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Josh Hart slams the notion of Knicks getting preferential treatment; NBA fines Pacers’ Rick Carlisle



INDIANAPOLIS — The Knicks? Getting preferential treatment from the officials?

Josh Hart couldn’t believe the premise.

That’s the claim Indiana Pacers head coach Rick Carlisle made after his team’s meltdown in their Game 2 loss to the Knicks. A Knicks team that lost Jalen Brunson to a sore foot for close to 16 minutes of game time in the first half, then lost OG Anunoby to a hamstring injury for the final minutes of the third period plus the entire fourth quarter, before the Pacers lost their head coach, who was ejected in the final frame for his verbal assault on officials as the Knicks ran away with a 130-121 victory to take a 2-0 series lead over the Pacers in the second round.

The NBA fined Carlisle $35,000 for “public criticism of the officiating and questioning the integrity of the league and its officials” Friday morning, after his post Game 2 rant included “small-market teams deserve an equal shot — they deserve a fair shot, no matter where they’re playing,” and “there’s not a consistent balance [in officiating], and that’s disappointing.”

Hart, who previously played for the small-market Portland Trail Blazers and New Orleans Pelicans, shot down Carlisle’s claim — that the NBA would rather see the mega-market Knicks make a deep playoff run over the small-town Pacers — after Knicks shoot around on Friday morning.

“F–k no. That’s so stupid, bro,” he said at the Pacers’ Gainbridge Fieldhouse eight-and-a-half hours ahead of tipoff on Friday. “I mean, we’re going to say the big market always wins? The Knicks ain’t won a chip in 51 years. So obviously that don’t hold much weight.

“I don’t fully understand that. Sorry, New York, for the reminder. But I think that’s just idiotic. At the end of the day, it’s who’s playing the best. I never seen a ref shoot a free throw or make a three or miss a rotation.”

Carlisle also asserted the Knicks, specifically Hart, attempted to take advantage of Tyrese Haliburton, the All-Star point guard and Pacers franchise cornerstone who has played through lower back spasms through the first two games of this second-round series.

“The whole world knows Haliburton’s got a bad back, and Hart comes up and shoves him in the back,” Carlisle said after Game 2. “It’s all over Twitter right now, because a few people have shown it to me. [Referee] JB DeRosa is looking right at it.”

Hart called Carlisle’s comments disrespectful.

“I don’t know what to say. If you look I hit the ball,” he said Friday morning. “Might I have bumped him a little bit? Yeah, I’m running full speed. He’s running full speed, and he’s in front of me. I’m trying to make a play on the ball.

“I mean, Rick’s saying whatever he feels. It has nothing to do with us. At the end of the day, I think it’s pretty disrespectful to us, because at the end of the day, we’re out there competing and playing at a high level. It’s not about officiating. It’s not about anything like that. For him to discredit how we’re playing, I feel like that’s pretty disrespectful.”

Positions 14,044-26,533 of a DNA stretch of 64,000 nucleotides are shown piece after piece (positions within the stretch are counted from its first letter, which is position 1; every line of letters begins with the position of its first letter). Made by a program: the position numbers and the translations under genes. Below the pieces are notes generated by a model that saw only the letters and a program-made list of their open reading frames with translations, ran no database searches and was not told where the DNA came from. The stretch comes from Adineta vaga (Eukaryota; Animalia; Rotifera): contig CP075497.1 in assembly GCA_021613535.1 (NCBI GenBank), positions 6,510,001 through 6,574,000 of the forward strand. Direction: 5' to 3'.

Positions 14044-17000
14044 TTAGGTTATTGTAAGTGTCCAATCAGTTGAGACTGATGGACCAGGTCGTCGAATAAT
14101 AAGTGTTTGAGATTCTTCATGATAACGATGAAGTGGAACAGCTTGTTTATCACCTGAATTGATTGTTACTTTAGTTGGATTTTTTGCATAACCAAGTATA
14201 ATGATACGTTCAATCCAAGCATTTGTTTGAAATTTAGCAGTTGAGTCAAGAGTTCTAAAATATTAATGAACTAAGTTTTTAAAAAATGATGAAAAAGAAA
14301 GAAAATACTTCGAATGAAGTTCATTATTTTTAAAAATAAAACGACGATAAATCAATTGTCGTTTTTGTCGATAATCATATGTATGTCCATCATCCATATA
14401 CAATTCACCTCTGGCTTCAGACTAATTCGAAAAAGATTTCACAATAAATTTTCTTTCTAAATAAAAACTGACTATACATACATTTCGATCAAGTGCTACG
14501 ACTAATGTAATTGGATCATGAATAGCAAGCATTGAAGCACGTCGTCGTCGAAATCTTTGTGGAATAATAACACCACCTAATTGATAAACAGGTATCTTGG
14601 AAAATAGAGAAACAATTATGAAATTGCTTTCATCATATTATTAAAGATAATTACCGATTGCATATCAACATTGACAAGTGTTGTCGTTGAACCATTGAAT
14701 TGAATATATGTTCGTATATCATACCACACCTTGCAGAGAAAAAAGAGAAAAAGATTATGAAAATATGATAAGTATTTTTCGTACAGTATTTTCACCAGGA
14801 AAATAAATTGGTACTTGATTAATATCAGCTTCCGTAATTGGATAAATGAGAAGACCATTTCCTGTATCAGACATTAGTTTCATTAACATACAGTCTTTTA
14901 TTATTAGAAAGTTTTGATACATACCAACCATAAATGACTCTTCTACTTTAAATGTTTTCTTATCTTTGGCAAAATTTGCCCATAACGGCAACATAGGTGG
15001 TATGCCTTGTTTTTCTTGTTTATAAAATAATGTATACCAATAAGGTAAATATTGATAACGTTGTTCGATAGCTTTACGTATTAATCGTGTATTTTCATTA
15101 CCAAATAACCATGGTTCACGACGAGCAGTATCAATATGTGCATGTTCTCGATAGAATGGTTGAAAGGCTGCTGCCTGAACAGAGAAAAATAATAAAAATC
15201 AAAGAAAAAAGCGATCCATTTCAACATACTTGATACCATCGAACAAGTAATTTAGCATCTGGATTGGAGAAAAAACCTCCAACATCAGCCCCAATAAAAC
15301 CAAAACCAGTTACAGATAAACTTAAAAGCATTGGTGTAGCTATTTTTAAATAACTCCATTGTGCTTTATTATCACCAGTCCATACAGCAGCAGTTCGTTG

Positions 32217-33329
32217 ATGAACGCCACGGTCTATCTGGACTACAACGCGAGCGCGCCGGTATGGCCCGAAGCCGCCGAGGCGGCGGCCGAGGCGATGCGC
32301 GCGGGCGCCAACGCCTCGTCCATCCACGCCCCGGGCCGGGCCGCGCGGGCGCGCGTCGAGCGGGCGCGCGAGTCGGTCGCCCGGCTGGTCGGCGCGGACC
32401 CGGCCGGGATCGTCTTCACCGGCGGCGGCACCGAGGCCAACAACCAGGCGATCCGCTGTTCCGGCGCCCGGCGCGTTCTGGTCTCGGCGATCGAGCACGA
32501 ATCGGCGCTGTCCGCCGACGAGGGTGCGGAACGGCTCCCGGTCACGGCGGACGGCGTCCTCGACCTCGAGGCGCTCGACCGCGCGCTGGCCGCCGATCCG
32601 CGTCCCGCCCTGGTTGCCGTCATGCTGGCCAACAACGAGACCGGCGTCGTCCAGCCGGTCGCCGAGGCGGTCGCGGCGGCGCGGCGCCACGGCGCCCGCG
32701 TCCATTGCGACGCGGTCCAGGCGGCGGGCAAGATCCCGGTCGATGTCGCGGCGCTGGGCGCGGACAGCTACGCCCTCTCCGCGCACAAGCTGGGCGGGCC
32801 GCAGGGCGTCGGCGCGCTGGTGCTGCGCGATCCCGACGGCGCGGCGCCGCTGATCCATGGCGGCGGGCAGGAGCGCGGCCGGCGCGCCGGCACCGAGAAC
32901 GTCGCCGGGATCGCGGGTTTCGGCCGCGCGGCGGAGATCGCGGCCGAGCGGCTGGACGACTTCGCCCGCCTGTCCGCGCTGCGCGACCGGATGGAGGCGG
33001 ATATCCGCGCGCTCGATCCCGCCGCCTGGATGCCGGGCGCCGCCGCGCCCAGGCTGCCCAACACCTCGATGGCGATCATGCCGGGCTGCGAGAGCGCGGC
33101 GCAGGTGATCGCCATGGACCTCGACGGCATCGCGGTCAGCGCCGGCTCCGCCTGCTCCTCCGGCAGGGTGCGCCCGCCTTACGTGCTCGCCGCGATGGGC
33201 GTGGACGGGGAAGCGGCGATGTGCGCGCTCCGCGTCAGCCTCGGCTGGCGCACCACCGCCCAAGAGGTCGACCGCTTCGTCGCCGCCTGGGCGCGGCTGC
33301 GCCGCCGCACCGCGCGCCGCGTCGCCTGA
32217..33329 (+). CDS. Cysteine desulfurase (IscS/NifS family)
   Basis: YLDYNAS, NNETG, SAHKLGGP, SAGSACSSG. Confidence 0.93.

The Philadelphia 76ers followed a similar blueprint after falling down 0-2 in their first-round series against the Knicks.

They went as far as filing an official grievance after a wild Game 2 ending that included two uncalled fouls on Sixers star Tyrese Maxey on the game’s final possession. Maxey turned the ball over, and Donte DiVincenzo hit a game-winning three. The NBA’s Last Two Minutes Report showed the officials missed both calls on Maxey.

Hart thinks the Pacers are trying to follow the 76ers’ footsteps.

“Yeah, I think that stance, if that’s the stance that people try to do, I think it’s ridiculous,” he said. “It’s not about who complains the most — small market, big market, whatever. It’s about going out there and playing the game and competing at a high level. I don’t think, especially last game, I don’t think you would have seen anyone on the court complained or yelled at the refs as much as I did. You know what I mean?

“But at the end of the day they’re human. They’re going to make good calls, going to make bad calls. They’re not going to make some calls. But at the end of the day that doesn’t effect how us as players should approach the game, how us as players play the game and it shouldn’t take away from anything that us or the other team is doing.”


Punt a game? The Knicks would never.

With an injury list piling by the day, some fans broached the idea that the Knicks — who are without Anunoby (hamstring) for Game 3 and possibly Game 4, and without Julius Randle (shoulder), Mitchell Robinson (ankle) and Bojan Bogdanovic (ankle) for the rest of the season — should give away Game 3 since Brunson is also battling a foot injury sustained in Game 2.

“Hell nah,” DiVincenzo said after shoot around Friday morning. “You can stop there. We ain’t punting nothing. We’re coming in here to win the game.”


Hart became the first player to run a marathon — 26.2 miles — in an eight-game span since the NBA began tracking player distances traveled on the court.

“It means I’m in pretty good shape,” he said after shoot around. “It definitely means once this season’s over, for about three weeks, I’m gonna do nothing but just eat, drink wine and relax. That’s what that means.”


Without Anunoby, Hart could be tasked with guarding up a position, taking turns on Pacers star forward Pascal Siakam or center Myles Turner.

“I was doing that all year,” he said. “You can ask them [the beat writers]: I complained about it for three-fourths of the year. But I mean, I feel like I can play wherever is needed. I don’t really mind it too much.”

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